To start, costs are important. Not only acquiring the gun but also in training to learn how to shoot it. When you pay double for the firearm and then add at least 50% more cost for the ammo, you will affect your learning curve simply because for the same amount of disposable money, you will be getting less time shooting on the range. The more you shoot, the better you are.

    Add in the effect of recoil, which was one of the major considerations in fielding 5.56 in the first place. It was studied extensively by the military and it was shown to them that the smaller cartridges were as effective on the battle field as the larger ones. The soldier was more accurate, because there was less recoil he was more likely to fire again, and he could carry more ammunition. More bullets flying means more hits means more enemy incapacitated.

    There is NO rule that says you need to kill your opponent and have him drop dead in the dirt right there. A hit is a hit and shot placement is more important than caliber. Poachers take all the deer they want with .22, not .30 magnums so earnestly shilled in hunting magazines. In Africa, the .308 is the most notorious round used on rhino and elephant, not a bespoke doubles cartridge handloaded by workmen in tiny English shops. When you look past the Great White Hunter heritage of the '50s and see what people really use, it's not a larger cartridge in many cases. That is just what is promoted in popular literature for marketing purposes.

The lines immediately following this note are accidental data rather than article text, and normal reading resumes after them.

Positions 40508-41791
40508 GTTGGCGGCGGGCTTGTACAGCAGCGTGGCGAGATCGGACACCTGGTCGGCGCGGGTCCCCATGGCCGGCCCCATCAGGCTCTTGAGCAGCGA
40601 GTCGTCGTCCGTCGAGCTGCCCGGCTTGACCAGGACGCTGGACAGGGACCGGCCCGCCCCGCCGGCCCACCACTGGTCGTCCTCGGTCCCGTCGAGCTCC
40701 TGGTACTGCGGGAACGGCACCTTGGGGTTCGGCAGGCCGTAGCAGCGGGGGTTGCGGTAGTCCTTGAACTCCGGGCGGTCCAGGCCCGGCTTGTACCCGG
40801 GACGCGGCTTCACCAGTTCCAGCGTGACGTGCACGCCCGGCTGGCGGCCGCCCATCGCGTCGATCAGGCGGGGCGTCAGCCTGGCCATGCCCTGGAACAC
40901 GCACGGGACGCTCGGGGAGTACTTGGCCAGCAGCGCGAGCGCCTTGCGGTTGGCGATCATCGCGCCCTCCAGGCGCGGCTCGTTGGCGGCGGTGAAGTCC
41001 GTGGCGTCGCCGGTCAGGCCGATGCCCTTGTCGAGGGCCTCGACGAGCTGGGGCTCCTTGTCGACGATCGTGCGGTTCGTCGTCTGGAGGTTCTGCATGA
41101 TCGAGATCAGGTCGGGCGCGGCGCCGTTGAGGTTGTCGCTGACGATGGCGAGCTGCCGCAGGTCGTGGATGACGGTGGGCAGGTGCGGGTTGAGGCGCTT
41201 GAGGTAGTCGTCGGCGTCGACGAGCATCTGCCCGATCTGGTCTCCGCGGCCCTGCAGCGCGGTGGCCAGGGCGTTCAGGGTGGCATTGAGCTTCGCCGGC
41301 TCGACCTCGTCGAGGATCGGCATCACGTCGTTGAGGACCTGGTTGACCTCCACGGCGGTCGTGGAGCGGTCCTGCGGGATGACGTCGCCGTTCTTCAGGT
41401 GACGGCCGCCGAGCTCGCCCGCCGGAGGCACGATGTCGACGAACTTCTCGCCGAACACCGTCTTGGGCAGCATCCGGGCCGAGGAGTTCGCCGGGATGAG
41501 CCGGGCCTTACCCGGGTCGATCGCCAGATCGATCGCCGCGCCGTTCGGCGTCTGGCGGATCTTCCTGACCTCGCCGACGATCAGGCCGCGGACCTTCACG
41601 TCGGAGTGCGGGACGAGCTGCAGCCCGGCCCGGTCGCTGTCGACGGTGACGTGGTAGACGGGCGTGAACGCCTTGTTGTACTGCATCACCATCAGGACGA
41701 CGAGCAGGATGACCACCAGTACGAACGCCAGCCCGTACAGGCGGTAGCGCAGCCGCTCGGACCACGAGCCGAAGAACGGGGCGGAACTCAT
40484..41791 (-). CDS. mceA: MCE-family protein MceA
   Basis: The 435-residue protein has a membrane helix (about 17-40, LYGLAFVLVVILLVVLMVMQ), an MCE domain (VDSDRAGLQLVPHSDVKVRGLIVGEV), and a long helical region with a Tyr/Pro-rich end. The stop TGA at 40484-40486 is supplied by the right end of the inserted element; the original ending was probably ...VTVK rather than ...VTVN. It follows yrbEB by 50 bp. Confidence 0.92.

5.56 will do the newer shooter a better deal, not only learning how to shoot, but also shooting more and accelerating their skill curve.

    The AR is far more available, less expensively, with a variety of configurations, aftermarket support, and innovation. The SCAR is a one size take it or leave it no options choice with magazines costing 3X more. I see no choice at all between them for a new shooter who is wanting to learn and have an effective weapon and skill set quickly acquired. I also see no choice when it comes to buying panache - if the real goal is to show off an expensive weapon few own, SCAR is the one.

    But, it's like wanting to go skin diving in the Bahamas - and if you make owning a Rolex Submariner one of the options, then you have just doubled your costs. Buy a Seiko Dive watch and the money saved will buy the tanks, equipment, airline tickets, and two weeks there.

    What's the real priority? Learning how to shoot, or looking good doing it? AR or SCAR?

    Oh, and btw, I have built AR's for less than $700 and didn't need a red dot to hit out to 300m. All the red dot does is make it faster to acquire the target and put rounds on them, not more accurately. Goes right back to Range and Target - a red dot for learning how to shoot and self defense is money wasted. Iron sights will do a better job in acquiring skill first.
  9. Jammer Six

    Jammer Six Loaded Pockets

    May 1, 2017
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    I don't care what other people think; I don't care what other people buy. I'll never own a direct impingement AR.
  10. E.D.C

    E.D.C Loaded Pockets

    Apr 16, 2014
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    I feel like the scar is over priced , and not as modular as a ar 15 you can even make a ar15 308 or 9mm if you wanted , you can have the ar 15 be bolt hold on last round also and with side charging handle on the side, there's so much to do with ar15 that the scar's price tag and modular system isn't capable yet.